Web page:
After you’ve experimented with the broker’s trading platforms using a paper trading/demo account (see more on that below), you can open that live account and start trading with real money. Examine your broker’s funding options and deposit a small amount of risk capital that you plan on begin trading with.

Paper trading. Paper trading accounts (also commonly known as demo accounts) allow traders to practice forex trading without risking any real funds. Paper trading is a great way for beginners to get a feel for the basics of forex trading and to test out their broker’s trading platform.

descriptionA note on paper trading:

I do not recommend using a forex demo account to judge one’s own trading skills or test new trading strategies. The psychology of trading is complicated, and traders may approach risk and reward differently when there is no real money at stake.

Is forex trading legal?

Yes, forex trading is legal across a wide range of reputable international jurisdictions. Many of the world’s prominent financial centers regulate forex trading and allow retail forex trading. That said, the legality of forex trading can vary from country to country. Some countries, like Pakistan and Malaysia, may offer physical currency exchange, but options for retail spot forex trading are limited.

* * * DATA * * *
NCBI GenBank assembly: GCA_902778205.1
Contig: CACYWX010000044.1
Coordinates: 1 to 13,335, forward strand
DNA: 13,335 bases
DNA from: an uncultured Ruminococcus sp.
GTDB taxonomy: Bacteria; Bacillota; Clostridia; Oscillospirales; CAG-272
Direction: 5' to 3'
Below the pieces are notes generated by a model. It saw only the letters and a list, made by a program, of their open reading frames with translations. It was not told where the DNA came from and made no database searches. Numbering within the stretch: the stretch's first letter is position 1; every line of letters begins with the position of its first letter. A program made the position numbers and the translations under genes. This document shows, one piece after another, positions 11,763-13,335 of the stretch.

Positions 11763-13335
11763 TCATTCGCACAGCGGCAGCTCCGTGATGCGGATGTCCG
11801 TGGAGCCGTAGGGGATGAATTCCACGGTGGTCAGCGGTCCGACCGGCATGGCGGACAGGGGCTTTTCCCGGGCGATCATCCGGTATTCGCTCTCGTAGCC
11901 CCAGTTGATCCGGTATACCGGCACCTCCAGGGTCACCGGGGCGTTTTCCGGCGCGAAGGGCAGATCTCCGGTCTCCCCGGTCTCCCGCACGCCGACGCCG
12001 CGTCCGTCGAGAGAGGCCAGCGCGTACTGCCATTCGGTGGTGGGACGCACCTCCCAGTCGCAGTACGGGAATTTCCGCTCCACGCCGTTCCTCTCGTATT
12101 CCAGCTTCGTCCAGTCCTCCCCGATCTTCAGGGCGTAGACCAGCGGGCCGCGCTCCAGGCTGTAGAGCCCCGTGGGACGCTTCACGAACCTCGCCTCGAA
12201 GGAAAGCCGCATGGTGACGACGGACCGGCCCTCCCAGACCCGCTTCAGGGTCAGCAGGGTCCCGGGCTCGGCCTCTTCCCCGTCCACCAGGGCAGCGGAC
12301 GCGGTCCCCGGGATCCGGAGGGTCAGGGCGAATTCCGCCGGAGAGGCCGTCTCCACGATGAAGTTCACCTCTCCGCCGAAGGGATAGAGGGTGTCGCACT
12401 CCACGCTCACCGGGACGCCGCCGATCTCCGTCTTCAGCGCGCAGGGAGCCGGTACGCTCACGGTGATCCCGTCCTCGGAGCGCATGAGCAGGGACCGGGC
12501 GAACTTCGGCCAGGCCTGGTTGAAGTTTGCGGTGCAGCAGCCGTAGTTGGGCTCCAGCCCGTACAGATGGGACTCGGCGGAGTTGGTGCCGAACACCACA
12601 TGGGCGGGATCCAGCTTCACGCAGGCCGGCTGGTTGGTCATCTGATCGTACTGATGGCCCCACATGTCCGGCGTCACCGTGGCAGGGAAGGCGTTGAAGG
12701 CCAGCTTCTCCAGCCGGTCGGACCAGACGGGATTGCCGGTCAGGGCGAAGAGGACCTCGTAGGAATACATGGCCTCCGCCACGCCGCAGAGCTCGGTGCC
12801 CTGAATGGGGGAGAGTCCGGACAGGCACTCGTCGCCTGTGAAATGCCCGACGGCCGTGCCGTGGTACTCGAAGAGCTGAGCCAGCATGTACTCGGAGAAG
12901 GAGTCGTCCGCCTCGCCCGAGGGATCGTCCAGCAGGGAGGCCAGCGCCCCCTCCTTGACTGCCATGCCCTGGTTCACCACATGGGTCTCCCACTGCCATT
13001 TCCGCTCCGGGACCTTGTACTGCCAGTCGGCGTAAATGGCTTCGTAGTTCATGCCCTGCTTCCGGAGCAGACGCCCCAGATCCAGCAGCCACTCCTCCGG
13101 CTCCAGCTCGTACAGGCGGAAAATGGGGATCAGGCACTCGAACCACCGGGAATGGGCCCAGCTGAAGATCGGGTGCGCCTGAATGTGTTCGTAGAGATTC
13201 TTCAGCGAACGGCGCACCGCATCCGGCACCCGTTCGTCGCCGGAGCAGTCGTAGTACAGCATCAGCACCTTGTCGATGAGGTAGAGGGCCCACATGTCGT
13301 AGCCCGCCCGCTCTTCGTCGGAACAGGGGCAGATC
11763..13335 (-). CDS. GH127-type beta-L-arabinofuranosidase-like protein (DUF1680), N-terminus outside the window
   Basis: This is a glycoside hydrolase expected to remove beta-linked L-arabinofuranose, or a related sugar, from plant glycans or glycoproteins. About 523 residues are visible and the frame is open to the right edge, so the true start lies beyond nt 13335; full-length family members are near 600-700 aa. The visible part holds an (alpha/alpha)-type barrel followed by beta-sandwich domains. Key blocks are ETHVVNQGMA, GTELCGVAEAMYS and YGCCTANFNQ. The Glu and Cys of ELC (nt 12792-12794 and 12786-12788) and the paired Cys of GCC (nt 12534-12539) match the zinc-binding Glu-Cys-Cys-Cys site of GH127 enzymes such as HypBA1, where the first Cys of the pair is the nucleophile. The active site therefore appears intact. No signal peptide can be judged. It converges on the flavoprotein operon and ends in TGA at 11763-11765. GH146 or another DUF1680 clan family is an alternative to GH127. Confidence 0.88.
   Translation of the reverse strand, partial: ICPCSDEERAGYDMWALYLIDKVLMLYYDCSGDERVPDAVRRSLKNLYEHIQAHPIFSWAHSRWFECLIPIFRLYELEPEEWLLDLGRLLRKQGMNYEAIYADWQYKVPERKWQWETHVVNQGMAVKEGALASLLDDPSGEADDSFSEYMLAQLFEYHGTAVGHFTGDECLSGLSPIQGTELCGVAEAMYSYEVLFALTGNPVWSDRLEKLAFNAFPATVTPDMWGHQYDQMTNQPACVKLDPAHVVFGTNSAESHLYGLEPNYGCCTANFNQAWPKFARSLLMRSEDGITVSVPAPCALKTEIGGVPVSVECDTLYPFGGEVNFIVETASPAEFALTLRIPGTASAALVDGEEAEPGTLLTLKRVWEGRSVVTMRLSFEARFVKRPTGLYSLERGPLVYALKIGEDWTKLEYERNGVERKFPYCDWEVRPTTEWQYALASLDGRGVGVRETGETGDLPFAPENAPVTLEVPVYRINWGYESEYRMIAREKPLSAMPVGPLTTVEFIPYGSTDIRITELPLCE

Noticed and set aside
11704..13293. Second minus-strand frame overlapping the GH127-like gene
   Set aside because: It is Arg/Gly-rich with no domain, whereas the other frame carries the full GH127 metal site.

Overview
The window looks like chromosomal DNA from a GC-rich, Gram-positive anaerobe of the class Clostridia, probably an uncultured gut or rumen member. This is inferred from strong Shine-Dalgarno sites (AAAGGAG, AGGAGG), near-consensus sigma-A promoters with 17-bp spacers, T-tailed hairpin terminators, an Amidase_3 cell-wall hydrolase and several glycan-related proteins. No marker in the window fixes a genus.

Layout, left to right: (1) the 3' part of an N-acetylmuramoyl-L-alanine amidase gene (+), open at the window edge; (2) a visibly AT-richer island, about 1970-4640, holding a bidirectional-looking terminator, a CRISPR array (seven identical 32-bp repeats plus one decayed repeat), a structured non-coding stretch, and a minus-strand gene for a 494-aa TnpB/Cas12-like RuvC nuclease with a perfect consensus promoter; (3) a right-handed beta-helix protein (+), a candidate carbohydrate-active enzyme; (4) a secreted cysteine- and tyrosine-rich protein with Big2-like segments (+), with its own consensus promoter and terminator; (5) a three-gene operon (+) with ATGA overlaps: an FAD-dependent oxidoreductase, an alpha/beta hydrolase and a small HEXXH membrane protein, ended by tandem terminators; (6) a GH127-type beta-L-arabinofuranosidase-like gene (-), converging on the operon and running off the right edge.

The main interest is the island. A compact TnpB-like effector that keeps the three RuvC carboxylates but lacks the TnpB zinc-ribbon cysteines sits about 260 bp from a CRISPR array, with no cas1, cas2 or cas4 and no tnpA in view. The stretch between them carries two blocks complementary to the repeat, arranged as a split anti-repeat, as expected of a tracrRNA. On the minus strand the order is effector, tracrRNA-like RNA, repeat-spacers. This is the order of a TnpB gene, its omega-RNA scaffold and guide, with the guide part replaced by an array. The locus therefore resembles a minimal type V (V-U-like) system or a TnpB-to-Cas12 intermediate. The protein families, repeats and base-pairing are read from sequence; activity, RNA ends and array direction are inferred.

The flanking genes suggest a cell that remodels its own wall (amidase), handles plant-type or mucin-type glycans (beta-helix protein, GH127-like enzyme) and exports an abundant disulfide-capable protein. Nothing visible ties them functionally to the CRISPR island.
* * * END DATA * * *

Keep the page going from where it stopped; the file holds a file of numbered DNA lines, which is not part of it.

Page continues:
travel_exploreFinding a broker in your country

Residents of countries that don’t have an official regulatory framework for local brokers that offer retail forex from a margin will need to seek out international forex broker alternatives. Check out our international forex country guides to find a reliable forex broker in your home country.

Are forex markets regulated?

Yes, but not every regulatory jurisdiction offers the same protections for forex traders. The forex market isn’t a single market, but a collection of decentralized marketplaces scattered across the world consisting of banks and brokers and other market participants. In the U.S., for example, forex trading is legal and regulated by the Commodity Futures Trading Commission (CFTC). Brokers that offer forex trading to U.S. residents are mandated to comply with a host of CFTC regulations and NFA member rules, and must maintain at least $20 million in regulatory capital.

On the other hand, regulatory licenses from offshore jurisdictions like the Marshall Islands or St. Vincent and the Grenadines offer little to no protections for forex traders. Check out our Trust Score page to learn more about regulation for forex brokers.

Is trading forex risky?